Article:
It is with great sadness that I tell you that Shelley Gunton, a proponent for all startups and entrepreneurs, has lost her battle with cancer. If you’re hearing it from me first, I apologize. To say that she will be missed is a staggering understatement.
While Shelley will be remembered for any number of her contributions to our startup scene and entrepreneurs throughout the state, I’ll always remember Shelley for her constant championing of companies pursuing consumer based products in Oregon.
I’d be griping about problems with support for tech entrepreneurs. “What about consumer goods?” I’d be trying to claim that we could be doing more to help tech startups. “What about non-tech startups?” I’d be trying to quantify the impact of tech on our ecosystem. “What about the impact of consumer products?”
It was always directed. Never stern. Just a reminder. A staunch reminder. The way a true champion delivers it.
Always reminding me there was a bigger world of founders and startups than that limited, albeit meaningful, tech community that I seemed to covet and coddle so preciously. Always reminding me that we could be doing more for all founders. Not just the noisy crowd that was tech. That we could provide more access and opportunity and support for the vast range of entrepreneurs.
It became so much a part of our discourse that as time went on, I would catch myself. Glance at Shelley. And say her words. “And yes, Shelley, how does this help all founders?”
But it didn’t stop there. She not only defended a generation of entrepreneurs, she spent her time educating the next generation. And mentoring. And supporting.
And championing. That’s kind of just the word. Shelley was a champion.
We are lucky to live in a world of collaborative and collegial peers. Of support and resources for the companies we’re building. Of people who give of their time and energy.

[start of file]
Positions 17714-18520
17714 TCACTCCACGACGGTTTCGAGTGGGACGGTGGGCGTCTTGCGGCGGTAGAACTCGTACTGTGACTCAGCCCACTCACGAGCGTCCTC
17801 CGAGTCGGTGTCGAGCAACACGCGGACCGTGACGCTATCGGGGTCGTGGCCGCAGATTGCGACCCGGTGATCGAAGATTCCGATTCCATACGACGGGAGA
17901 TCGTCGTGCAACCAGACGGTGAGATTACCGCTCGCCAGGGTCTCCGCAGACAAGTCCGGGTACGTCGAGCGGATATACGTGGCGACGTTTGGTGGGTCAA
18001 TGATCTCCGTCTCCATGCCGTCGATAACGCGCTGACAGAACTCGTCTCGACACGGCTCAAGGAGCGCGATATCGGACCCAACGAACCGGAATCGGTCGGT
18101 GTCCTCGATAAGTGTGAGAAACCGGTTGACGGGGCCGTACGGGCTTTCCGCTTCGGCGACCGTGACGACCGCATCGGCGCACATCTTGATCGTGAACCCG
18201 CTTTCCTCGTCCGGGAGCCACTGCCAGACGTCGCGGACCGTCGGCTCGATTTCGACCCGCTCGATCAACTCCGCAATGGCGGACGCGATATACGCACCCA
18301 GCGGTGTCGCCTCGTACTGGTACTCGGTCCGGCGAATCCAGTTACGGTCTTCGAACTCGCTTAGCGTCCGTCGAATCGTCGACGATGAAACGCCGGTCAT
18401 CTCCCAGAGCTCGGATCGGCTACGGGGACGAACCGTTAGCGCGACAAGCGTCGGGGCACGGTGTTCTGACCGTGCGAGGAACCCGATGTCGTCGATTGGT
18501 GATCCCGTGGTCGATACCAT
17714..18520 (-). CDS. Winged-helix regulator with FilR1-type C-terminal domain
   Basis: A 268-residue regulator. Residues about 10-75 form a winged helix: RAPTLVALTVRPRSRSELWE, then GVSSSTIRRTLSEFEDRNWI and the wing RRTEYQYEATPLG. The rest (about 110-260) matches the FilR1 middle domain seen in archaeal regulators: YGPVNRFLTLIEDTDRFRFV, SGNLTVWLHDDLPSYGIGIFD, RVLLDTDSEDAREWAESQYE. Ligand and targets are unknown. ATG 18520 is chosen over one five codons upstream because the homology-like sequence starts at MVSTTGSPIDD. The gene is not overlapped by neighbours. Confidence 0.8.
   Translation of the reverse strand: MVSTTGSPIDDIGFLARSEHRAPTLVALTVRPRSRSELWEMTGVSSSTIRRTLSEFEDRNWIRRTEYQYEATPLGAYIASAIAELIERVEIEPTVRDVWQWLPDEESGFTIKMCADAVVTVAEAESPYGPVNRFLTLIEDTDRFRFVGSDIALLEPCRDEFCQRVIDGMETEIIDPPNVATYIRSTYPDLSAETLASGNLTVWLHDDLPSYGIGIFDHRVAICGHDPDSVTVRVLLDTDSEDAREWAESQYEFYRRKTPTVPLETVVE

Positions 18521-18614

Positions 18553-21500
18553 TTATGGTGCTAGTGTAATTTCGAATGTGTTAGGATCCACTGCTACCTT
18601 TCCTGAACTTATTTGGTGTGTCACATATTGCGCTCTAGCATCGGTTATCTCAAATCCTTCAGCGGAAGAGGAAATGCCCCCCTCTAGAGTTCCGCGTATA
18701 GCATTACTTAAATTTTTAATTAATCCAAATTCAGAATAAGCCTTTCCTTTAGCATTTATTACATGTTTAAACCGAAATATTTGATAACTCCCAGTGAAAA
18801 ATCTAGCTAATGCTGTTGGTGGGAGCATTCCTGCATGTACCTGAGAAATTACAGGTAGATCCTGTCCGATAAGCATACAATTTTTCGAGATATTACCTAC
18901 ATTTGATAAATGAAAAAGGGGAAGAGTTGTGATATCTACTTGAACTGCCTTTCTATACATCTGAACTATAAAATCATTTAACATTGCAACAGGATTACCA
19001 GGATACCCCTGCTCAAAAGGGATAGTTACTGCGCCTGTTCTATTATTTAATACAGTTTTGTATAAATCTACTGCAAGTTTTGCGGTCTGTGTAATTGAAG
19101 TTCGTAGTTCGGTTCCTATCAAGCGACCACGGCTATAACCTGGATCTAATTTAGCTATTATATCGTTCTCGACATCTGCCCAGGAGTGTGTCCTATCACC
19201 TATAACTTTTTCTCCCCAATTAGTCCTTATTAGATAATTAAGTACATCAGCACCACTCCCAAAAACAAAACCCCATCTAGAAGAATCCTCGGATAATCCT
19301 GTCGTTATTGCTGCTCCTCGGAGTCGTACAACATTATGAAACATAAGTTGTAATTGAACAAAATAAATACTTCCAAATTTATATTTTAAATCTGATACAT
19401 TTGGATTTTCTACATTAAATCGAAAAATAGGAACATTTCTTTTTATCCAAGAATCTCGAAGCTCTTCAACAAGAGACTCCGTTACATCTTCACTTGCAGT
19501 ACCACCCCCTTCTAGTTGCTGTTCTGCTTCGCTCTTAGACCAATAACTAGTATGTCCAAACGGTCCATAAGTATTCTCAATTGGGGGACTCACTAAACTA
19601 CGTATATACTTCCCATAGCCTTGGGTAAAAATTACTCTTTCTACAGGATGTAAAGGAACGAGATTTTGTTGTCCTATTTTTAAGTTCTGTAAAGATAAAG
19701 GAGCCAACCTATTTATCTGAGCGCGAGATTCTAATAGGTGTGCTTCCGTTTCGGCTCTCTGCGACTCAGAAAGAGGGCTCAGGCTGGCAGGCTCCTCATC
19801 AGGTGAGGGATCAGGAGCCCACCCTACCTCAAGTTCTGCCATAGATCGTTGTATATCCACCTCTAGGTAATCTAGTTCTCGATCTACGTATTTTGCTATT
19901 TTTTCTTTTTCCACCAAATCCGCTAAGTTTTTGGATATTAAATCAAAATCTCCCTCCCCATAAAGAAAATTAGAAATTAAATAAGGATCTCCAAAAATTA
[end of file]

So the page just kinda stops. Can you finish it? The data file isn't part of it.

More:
If I can even manage to contribute to this community a fraction of what Shelley did, I will feel that I have been an incredible success. She did so much. For so many. I can’t even really quantify what she managed to do for me. And so many others.
I will forever be thankful that Shelley so graciously gave some of her already overbooked time and mentorship to me. To the tech scene. And to all of the other founders.
And I know my story is only one among the thousands of lives that Shelley touched.
Thank you, Shelley. For everything. From all of the startups.
If you would like to make a donation to cancer research, please consider making one in Shelley’s name.
[…] As we, as a community, continue to cope and process the recent senseless loss of Sam Blackman, many of our conversations have turned to remembering other amazing contributors to the Portland startup community. Contributors who inspired and impacted untold number of entrepreneurs. Contributors who, like Sam, were gone far too early. And of course, one of the names that has come up, time and time again, is Shelley Gunton. […]
Shelley was an inspiration, not only for me, but for hundreds of Portland State students. She shared her story, her time and her energy openly with all that asked. Yes, to say she will be missed is a staggering understatement. With gratitude for all she shared and the ability to have spent time with her on her journey that was cut far too short.
I am deeply saddened to hear about Shelley’s passing. She was a mentor to me in thinking about how foundations could play a role in supporting entrepreneurs in Oregon. She was generous with her time, energy and enthusiasm for entrepreneurs. I was inspired by her willingness to give even through her illness. Oregon was lucky to have her and she will be deeply missed. May all of us learn from her great commitment to give back.
I joined the startup community after folks like you and Shelley had pioneered the collaborative, root-for-each-other culture of PDX startups. Although I only met Shelley a few times, I am definitely a beneficiary of her work. It was also meaningful for a young female founder to see a woman in leadership. While Shelley’s passing is a massive loss for the community, her contributions were thankfully forged into the foundation and will help entrepreneurs for decades to come.
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